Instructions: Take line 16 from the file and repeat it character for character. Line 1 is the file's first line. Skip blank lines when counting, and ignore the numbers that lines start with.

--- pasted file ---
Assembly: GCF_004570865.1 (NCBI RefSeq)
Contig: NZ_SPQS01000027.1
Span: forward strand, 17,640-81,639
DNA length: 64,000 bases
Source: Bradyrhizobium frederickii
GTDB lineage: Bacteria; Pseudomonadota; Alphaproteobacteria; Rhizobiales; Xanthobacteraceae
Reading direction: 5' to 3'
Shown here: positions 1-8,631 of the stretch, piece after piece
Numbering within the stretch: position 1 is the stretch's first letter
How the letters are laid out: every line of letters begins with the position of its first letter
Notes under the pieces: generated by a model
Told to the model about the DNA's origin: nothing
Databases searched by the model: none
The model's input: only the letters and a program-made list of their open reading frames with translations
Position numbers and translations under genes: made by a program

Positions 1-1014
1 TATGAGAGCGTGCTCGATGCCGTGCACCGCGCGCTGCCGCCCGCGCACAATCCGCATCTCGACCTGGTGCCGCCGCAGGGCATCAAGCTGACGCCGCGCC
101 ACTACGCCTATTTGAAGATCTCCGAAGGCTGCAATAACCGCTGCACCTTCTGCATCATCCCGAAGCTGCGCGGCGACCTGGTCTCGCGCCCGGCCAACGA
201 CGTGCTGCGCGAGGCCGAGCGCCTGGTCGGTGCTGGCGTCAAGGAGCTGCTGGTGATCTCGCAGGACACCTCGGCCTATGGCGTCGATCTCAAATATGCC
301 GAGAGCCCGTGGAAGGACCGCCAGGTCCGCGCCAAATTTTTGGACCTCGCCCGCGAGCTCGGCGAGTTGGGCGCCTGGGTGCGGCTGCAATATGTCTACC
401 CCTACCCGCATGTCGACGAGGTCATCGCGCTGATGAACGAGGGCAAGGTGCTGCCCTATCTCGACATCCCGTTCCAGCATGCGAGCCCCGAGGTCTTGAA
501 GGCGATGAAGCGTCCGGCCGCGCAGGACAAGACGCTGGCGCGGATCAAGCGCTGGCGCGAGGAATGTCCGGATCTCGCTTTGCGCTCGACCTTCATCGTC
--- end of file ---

Positions 1-1014